Power of the Pradasphere

Miuccia's Harrods takeover

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By Rebecca Lowthorpe Follow @Rebecca_ELLE

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The Pradasphere, an exhibition of Prada’s archives, can be found on the fourth flour of Harrods, sandwiched between children’s designer apparel and the Georgian restaurant, the latter, thanks to Miuccia, now resembling the legendary Milanese Marchesi café. It’s important to know Pradasphere’s exact location, after all Harrods comprises 4.5 acres of floor space.

In any case, this is well worth the trip; more of an adventure really, not just into the heart of the Harrods store, but into the mind and soul of Miuccia Prada. It is quite extraordinary that this famously enigmatic designer has allowed herself to be so explicitly curated. In fact, it is possibly the first time that such a thing has happened.

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In the exhibition room, for example, it is fascinating to see previous collections archived in themes, or as the curator Michael Rock put it, ‘Miuccia’s recurring obsessions’. They are, for the record: Femasculinity, Continentalism, Modernity, Figuration, Animality, Excessivity and Construction. Each housed in a towering glass case like those of an elegant shop front; they come with a helpful definition of what each means to Prada, such as: ‘To be modern is to boldly exist outside of any particular moment while acknowledging the impossibility of such a feat.’

Rock, the creative director of 2x4, a New York based design company, who was invited by Prada to curate the project, put it eloquently when he compared Miuccia Prada to Alfred Hitchcock, as making clothes that perform on two levels – both intellectually story-telling and straightforwardly desirable; a pleasure to look at.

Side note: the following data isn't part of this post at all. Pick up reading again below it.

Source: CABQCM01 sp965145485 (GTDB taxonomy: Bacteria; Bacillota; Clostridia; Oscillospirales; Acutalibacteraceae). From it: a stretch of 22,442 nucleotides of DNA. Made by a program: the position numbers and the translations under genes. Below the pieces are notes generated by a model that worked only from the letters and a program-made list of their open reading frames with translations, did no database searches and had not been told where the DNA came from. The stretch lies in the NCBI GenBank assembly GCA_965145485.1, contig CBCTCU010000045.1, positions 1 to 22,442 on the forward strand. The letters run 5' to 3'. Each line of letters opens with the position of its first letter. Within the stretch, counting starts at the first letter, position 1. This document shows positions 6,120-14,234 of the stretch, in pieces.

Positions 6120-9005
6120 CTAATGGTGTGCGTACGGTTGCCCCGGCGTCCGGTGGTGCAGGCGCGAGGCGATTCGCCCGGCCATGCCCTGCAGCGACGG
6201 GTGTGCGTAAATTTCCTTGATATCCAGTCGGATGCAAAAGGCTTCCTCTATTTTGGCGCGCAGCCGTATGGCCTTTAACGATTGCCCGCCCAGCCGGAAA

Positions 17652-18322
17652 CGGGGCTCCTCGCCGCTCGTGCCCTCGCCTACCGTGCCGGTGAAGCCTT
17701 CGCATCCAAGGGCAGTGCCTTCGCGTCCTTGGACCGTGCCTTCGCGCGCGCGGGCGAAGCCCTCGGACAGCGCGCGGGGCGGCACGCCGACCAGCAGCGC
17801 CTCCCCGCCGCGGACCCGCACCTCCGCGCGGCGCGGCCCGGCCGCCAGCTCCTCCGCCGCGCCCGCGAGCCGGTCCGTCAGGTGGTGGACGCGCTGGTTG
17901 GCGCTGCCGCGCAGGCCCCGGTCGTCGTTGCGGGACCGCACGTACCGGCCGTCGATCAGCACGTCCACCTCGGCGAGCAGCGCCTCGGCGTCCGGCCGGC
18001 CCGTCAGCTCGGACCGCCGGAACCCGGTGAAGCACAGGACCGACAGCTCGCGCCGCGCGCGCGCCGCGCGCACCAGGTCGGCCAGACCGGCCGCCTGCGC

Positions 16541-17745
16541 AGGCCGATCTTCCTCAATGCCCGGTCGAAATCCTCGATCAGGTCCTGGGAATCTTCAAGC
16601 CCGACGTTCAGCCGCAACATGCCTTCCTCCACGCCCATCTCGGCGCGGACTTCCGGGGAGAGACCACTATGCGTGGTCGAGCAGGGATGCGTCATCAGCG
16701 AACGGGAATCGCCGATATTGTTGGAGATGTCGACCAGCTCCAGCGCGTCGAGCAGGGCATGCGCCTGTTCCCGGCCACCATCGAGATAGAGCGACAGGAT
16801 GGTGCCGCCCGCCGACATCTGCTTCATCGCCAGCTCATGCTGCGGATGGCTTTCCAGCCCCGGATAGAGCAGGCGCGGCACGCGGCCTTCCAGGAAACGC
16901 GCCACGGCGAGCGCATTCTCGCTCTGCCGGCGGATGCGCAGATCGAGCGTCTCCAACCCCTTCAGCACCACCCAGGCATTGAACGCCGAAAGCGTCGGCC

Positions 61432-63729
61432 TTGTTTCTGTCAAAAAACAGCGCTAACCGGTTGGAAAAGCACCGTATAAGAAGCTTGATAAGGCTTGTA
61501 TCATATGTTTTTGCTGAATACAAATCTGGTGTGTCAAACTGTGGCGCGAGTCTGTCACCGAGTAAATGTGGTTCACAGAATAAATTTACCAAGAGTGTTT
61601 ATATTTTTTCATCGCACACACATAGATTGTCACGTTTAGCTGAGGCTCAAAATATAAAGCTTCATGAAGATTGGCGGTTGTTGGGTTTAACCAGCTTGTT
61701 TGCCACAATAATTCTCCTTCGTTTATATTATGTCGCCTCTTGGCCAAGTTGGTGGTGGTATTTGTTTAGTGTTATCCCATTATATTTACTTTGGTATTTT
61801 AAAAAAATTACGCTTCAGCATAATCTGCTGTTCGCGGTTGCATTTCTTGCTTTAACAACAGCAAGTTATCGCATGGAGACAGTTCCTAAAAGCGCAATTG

At its most basic level, this exhibition is simply full of wondrous and lustrous clothes to admire and crave. Oh look there’s the Prada lip print! Have you seen the hybrid shoe made from seven iconic past Prada shoes? Remember those Prada robot accessories? All this serves as a reminder of the power wielded by Prada in the leather goods market, and that she is no ordinary designer but ultimately a retailer helming a multi-billion-euro brand.

The month-long celebration also includes 40 window displays, a pop-up store (handily located on the ground floor), the aforementioned Marchesi Café and an exclusive capsule collection of clothes, bags, shoes and accessories inspired by Prada’s most memorable collections.

Fashion fans, this is a must see.

Pradasphere at Harrods will be open from 2-29 May 2014. For more information go to harrods.com

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